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Showing posts from April, 2014

Teaching Geography in a Digital World

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I had a sneak preview of Paul Turner's new iBook a few days ago, and it's now out, and available on iTunes at 'my favourite price'.
This is a really nice summary of some of the best tools out there for teachers wanting to find out about technology that can help.

I particularly like p.54 :)

Well done Mr. Turner !

Now listening...

GA Conference 2014

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I've recently returned from a very successful GA Conference 2014 at the University of Surrey in Guildford, where I was involved in a number of workshops and meetings, which included a project called I-USE.

Want to know more about I-USE ?
Here's the project leaflet.
i Use Leaflet
Here's a nice shot of me in action too.
Image copyright: Rose Ledgard / Geographical Association

For more posts on the conference, head over to LIVING GEOGRAPHY where there are over 20 posts describing the event...

Do it for Denmark

An interesting campaign to tackle low birth rates in Denmark, which could well have been an April Fool's joke given the date...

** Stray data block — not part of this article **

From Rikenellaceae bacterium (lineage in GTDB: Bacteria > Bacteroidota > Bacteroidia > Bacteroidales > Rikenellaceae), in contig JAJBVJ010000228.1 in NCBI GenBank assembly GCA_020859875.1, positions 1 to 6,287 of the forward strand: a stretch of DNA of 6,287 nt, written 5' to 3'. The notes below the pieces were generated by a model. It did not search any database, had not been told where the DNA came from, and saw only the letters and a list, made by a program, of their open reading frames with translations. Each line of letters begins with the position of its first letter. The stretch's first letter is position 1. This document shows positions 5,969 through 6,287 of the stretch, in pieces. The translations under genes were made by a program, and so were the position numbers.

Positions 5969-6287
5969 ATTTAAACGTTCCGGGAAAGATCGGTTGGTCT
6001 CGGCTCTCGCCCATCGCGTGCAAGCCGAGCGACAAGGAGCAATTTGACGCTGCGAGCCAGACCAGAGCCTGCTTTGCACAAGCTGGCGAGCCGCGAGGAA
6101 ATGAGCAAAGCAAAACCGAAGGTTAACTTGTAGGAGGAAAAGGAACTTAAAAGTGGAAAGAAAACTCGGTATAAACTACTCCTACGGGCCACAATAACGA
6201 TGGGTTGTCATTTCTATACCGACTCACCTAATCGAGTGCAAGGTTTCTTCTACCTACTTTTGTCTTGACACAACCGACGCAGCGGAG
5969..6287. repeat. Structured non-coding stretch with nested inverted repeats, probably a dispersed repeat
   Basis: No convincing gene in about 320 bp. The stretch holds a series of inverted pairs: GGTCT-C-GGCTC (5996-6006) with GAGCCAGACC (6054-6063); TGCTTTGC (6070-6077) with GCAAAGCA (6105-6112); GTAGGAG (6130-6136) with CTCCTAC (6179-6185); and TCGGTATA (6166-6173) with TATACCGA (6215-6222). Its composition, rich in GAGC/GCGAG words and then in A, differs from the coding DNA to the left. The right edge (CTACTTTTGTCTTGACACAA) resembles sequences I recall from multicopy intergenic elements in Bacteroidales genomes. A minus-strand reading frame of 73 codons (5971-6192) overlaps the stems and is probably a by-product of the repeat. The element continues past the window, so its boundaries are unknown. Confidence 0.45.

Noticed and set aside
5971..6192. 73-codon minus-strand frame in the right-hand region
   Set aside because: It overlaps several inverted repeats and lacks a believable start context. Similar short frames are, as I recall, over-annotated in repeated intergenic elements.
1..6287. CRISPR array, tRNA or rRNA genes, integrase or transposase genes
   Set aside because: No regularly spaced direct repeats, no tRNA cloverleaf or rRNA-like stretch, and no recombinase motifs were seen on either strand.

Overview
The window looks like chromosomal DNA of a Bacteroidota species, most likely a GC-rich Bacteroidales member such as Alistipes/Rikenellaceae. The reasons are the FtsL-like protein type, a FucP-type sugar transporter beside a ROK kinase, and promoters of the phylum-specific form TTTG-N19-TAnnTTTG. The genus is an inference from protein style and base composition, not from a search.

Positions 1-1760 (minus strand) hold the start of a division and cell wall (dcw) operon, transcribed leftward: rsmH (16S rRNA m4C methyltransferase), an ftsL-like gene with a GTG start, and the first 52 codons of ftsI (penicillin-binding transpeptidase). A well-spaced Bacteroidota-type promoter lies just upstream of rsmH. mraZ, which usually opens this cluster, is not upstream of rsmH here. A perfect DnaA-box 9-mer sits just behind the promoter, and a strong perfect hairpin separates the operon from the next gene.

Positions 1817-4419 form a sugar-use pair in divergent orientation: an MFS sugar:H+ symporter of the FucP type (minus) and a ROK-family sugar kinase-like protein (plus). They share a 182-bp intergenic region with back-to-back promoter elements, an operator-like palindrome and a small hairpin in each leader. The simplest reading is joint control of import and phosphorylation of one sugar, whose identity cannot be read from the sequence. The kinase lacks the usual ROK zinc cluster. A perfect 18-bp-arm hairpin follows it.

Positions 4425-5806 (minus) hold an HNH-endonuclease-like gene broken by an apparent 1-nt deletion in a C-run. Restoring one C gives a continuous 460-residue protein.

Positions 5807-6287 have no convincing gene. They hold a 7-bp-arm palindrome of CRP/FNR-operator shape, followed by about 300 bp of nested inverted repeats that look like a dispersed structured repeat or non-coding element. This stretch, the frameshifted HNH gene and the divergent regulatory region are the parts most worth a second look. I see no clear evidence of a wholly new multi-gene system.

Called Do it for Denmark, it is being organised by a travel company in Denmark, and those who participate in the scheme have a chance to earn prizes if they can prove that they conceived a baby while on holiday with the firm.


An interesting one for pro-natal population policies.

Greater London National Park

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A campaign is launched today which suggests an obvious move forward for our capital city: a designation as the country's newest National Park.



We see no reason why London shouldn't join the Peak District, Snowdonia and the Norfolk Broads as having a designation as a National Park.
The city has a breadth of habitats, and a diversity of wildlife that rival some of the existing parks. Check out the new WEBSITE to find out more.

From the press release...


The Greater London National Park* was launched today, celebrating the importance and diversity of London’s urban habitat. It may sound like an April fools joke, but it is not.
It is only a “notional park” for now, but geographer Daniel Raven-Ellison is calling for the public to back the idea.“There is this idea that a National Park has to be remote and rural, but cities are incredibly important habitats too. An amazing 13,000 species of wildlife can be found in London’s open spaces which together make up 60% of the Greater London Nat…